ForeWord Reviews

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A Brewski for the Old Man

A Sherri Travis Mystery

Foreword Review — Sept / Oct 2010

Most everyone faces this dilemma at some point: feeling compelled to help someone in desperate need, but knowing that the cost of doing so is high. And when the person in trouble is a child, the difficulty intensifies. This is the conundrum explored in A Brewski for the Old Man, author Phyllis Smallman’s latest Sherri Travis mystery.

In this installment, restaurant owner Sherri Travis hopes to survive until tourist season. The drama in her life seems to have settled down, and she has found a wonderful man. Once business picks up, she might just catch a break. Everything changes, however, when Ray John, the man who molested and almost raped her when she was thirteen, shows up. When Sherri learns he lives with a single mom and her teenage daughter, she resolves to protect the girl, convince her mother of the truth, and stop the abuser. And it won’t be easy, Sherri realizes, for “our dance of fear had just begun. It wouldn’t end until one of us was dead or in prison.” But someone gets to Ray John first, with a gun, leaving Sherri the prime suspect.

Sherri thought she had enough problems keeping her business afloat and searching the Florida swamps for the arsonists who burned a family friend’s junk yard. Now she must find Ray John’s real killer. Clues pull her into the hidden secrets of a gated community. As Sherri says, “There had to be someone else, someone from Ray John’s past, someone with a long memory and a reason to get even.”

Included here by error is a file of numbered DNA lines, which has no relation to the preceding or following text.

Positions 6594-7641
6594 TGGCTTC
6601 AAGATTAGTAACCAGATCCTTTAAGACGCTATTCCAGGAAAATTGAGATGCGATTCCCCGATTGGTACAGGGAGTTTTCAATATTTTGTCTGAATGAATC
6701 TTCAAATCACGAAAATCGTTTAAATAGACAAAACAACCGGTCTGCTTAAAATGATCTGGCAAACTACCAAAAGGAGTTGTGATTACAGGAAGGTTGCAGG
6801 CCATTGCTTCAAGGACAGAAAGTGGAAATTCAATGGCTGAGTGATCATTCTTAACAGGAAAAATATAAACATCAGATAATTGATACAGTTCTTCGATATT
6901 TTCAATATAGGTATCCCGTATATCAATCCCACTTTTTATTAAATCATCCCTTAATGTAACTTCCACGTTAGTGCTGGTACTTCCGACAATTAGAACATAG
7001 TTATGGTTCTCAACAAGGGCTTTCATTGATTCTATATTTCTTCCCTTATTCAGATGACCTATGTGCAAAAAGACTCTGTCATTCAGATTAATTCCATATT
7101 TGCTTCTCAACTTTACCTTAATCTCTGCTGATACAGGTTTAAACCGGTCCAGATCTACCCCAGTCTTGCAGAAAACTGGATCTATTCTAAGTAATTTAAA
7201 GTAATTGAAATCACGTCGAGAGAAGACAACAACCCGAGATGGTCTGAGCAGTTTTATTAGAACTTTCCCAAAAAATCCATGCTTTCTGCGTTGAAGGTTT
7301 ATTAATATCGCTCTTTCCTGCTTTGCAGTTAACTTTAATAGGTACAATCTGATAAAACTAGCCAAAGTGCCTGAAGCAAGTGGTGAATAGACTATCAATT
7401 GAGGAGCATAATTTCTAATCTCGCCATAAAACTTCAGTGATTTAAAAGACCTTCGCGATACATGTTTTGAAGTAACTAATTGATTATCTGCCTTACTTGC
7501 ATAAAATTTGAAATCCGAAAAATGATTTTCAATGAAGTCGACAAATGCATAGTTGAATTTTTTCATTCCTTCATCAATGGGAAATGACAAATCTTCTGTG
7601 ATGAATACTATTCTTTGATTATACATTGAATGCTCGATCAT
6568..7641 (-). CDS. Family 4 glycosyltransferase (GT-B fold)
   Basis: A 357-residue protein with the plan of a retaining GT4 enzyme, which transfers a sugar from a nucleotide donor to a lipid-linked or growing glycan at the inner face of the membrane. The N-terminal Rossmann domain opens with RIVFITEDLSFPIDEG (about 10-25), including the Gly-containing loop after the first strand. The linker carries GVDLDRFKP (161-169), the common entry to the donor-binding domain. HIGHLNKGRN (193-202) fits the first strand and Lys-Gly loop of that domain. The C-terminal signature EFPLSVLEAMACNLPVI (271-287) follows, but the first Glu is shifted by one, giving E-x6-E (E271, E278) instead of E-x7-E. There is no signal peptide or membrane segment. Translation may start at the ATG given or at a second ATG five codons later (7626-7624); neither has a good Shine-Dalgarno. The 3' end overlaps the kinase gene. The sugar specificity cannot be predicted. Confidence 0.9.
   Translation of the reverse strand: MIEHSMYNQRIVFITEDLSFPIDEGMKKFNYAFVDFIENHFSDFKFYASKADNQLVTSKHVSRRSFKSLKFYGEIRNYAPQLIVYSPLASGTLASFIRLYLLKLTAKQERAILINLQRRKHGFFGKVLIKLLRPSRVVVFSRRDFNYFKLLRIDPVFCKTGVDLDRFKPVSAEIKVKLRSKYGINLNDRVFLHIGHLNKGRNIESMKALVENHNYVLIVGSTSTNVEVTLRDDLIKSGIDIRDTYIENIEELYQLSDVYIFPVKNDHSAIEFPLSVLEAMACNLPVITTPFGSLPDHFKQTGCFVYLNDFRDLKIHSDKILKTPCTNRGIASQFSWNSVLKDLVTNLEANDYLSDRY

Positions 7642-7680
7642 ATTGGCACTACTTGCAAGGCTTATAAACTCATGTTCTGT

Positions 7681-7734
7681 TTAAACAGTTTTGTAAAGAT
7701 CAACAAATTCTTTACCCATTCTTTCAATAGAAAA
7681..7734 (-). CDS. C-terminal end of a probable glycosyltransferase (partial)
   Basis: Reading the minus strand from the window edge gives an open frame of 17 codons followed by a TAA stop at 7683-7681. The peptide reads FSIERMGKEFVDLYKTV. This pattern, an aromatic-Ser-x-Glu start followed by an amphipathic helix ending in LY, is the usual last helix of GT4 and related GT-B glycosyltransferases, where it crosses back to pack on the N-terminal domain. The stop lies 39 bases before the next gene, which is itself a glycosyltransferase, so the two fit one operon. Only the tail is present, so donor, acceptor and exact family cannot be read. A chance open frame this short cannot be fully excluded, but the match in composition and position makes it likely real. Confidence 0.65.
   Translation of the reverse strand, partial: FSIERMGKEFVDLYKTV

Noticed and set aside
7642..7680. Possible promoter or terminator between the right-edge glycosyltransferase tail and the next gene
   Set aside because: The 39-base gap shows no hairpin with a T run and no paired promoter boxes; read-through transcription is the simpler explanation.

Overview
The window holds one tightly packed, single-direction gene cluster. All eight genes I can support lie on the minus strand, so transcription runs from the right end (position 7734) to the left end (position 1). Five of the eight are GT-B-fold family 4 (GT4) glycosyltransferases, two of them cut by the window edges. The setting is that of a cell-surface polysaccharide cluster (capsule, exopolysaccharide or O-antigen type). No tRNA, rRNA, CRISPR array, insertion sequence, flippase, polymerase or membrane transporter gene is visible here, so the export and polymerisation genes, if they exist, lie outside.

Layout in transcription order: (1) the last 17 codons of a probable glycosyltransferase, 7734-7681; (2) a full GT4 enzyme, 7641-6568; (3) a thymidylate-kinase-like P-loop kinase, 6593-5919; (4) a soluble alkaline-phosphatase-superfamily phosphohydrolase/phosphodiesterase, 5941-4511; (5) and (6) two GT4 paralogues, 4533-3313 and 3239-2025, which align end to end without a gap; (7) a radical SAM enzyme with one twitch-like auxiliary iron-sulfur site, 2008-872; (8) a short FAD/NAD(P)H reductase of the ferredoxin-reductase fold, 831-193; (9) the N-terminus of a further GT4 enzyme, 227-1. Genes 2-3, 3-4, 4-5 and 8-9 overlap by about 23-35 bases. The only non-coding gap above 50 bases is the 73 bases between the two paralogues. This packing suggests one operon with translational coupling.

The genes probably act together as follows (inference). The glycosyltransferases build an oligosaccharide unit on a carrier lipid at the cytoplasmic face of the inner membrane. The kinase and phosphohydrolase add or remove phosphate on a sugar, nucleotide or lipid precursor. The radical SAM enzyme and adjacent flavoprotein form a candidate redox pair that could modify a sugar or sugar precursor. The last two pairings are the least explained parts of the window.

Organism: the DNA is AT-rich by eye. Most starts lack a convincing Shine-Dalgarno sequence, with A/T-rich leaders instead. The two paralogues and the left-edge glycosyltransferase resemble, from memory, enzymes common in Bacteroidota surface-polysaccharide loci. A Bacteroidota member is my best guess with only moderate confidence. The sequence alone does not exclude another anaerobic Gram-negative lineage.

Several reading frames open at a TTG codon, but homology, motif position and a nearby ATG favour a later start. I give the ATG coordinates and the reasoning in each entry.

Author Phyllis Smallman, winner of the Unhanged Arthur Ellis Award, wrote two previous Sherri Travis novels, Margarita Nights and Sex in a Sidecar. Her writing remains sharp, offering a compelling plot punctuated with suspenseful moments. Several main characters prove fascinating and well-developed, although other key figures read like caricatures. Ultimately, Sherri is a strong lead. Readers never quite know what she might do. Despite a degree of street sense, she almost stumbles into solutions and lacks a certain sharpness for putting together clues that one craves. Even so, she connects with readers who will want to join her for the ride.

Smallman’s novel makes an enjoyable read for mystery lovers. It isn’t for those interested in hard core detective stories or thriller mysteries. But for aficionados of female-led, contemporary mystery, it offers a welcome diversion.

Diane Gardner